We truly live in a blessed nation. I am not saying any of these things to make you feel guilty, but to help you understand that it could've just as easily been any one of us living the life I described yesterday.

But it wasn't. And there's a reason for that.

God has blessed us, but He doesn't want us to hold on to that blessing. I was reading a novel by Chuck Holton titled Island Inferno. In it, one of the characters said, "What we have loses its value if we don't share it." As Americans, we are taught from a very young age that what's mine is mine, and I don't have to share it.

God calls us to a different way of living. The Bible tells us that pure and undefiled religion is to care for widows and orphans (James 1:27), faith without deeds is dead (James 2:17), and that our love for one another will prove to the world that we follow Christ (John 13:35).

Whether we like to think about it or not, the truth is that right at this very moment a child is suffering. She may have been infected with malaria, or lost her parents to AIDS. She may be hungry, hot, and searching for love. And if we're being really honest, she may be all the above.

Does it break your heart as much as it does mine?

If you knew there was something you could do, would you do it?

Wel there is something we can do.

Currently there are over 110 children in Uganda who are in need of sponsors, 10 of which live in Camp El Har orphanage. This isn't just a number. These are real children with real faces who have real struggles.

Today marks an important day in our 40 day journey to departure. The amount of days we have before we leave equals the number of days we will be gone (30). So I would like to propose a challenge.

Will you join in helping us make a few less children in need of sponsors? It is $28 a month to sponsor a child through AMG International. The great thing is that money we send goes directly toward caring for the child, and AMG keeps an eye on each of these kids and knows their needs.

The money would help give a child a hot meal every day. It would give them an opportunity to receive an education. And most importantly, this child would hear about the love Christ has for them.

Sponsorship is a sacrifice. And it's one that we, as a family, make every month to support our sponsored children. People say they don't think they could afford it, but I know from experience that when we take on sponsoring a child, God will provide. When I first started sponsoring Mariam and Sophie I said that it would be God who was providing for them, not me. I have college debt to pay off, and I don't have a steady income. For the past 10 months I haven't worked at all due to my sickness, and I've been living off my savings account. A week ago I had no idea where next month's sponsorship money would come from. But I prayed that God would provide for them, just as He always has. A few days ago I was called to babysit. Then a neighbor offered to pay me for looking after his dog. The Lord always provides.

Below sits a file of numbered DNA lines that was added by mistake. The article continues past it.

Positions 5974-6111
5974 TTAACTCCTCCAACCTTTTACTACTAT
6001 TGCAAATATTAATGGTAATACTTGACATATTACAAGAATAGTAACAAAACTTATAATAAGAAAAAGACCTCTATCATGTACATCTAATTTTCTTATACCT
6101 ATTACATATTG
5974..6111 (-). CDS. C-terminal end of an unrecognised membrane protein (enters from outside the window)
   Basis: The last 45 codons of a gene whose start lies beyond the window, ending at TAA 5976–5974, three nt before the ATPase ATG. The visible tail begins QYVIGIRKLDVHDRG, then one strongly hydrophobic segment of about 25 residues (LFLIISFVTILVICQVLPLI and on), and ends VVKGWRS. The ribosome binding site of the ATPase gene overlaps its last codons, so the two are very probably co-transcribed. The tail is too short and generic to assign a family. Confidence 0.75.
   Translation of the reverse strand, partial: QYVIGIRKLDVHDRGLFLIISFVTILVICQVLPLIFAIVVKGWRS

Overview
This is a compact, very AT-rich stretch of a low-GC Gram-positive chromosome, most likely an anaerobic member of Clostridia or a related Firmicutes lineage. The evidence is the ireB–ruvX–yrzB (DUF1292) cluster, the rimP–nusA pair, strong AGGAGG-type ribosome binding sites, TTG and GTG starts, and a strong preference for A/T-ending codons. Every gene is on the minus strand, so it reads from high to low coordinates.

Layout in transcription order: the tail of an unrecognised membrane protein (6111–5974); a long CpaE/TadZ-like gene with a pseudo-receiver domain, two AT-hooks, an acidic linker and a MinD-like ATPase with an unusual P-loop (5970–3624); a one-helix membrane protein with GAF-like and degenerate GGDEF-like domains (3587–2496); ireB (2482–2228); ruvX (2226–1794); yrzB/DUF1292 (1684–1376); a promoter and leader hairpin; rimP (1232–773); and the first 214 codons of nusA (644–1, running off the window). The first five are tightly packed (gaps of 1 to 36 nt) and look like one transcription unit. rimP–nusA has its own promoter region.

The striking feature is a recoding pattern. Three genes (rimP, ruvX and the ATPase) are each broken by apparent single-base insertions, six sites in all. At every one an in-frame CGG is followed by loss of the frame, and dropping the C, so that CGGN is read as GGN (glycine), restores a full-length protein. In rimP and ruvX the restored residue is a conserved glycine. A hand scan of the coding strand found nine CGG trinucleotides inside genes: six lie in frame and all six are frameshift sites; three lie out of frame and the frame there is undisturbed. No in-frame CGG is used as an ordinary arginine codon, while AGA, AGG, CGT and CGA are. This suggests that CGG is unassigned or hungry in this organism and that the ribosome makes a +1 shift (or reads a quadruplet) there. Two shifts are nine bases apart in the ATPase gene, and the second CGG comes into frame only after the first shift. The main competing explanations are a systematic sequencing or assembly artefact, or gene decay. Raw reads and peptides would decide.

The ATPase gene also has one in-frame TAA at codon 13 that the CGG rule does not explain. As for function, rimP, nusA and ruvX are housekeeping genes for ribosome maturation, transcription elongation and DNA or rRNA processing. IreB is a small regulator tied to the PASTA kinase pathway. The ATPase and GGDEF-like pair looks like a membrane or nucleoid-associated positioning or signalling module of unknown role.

$28 a month. That's deciding one night not to order pizza and rent a movie. That's foregoing the cup of Tim Horton's coffee a couple times a week or resisting the urge to make a daily vending machine run. That's less than we pay for a tank of gas (unless you drive a hybrid, in which case it's what you save in gas)!

With a few sacrifices you could help a boy like Matiya.

When we first met Matiya, he wore a tattered and torn pair of overalls. He was dirty and sickly. But none of that compared to the look in his eyes. It was a look of emptiness, of hopelessness.

After 1 year of sponsorship, Matiya is a healthy and joyful 7 year old boy. He laughs. He sings. He plays. And most of all, he loves. He has learned of God's love for him and he loves God too. But Matiya loves someone else also. It's someone he's never met before, only seen in photos. Matiya loves his sponsor, because she brought him hope and now he knows that in spite of our struggles, we can have great joy in Christ!

Sponsorship may be a sacrifice, but it yields great blessings.

If you have any questions about child sponsorship or would like to sponsor a child, feel free to contact us at We can help find a child just for you. You can also find out more by clicking here to visit AMG's website or by clicking the picture of the baby on the left sidebar. We do not work for AMG International, but we believe in what they are doing to help children in need all over the world.

I challenge you to pray about sponsoring a child. Talk to your family members and friends and challenge them as well. It's a great family project for people with younger children. Get together with someone you know and tag team the sponsorship, alternating months throughout the year.

A few small changes in our lives can make a huge difference in the life of a child.

Will you join us and help a child today?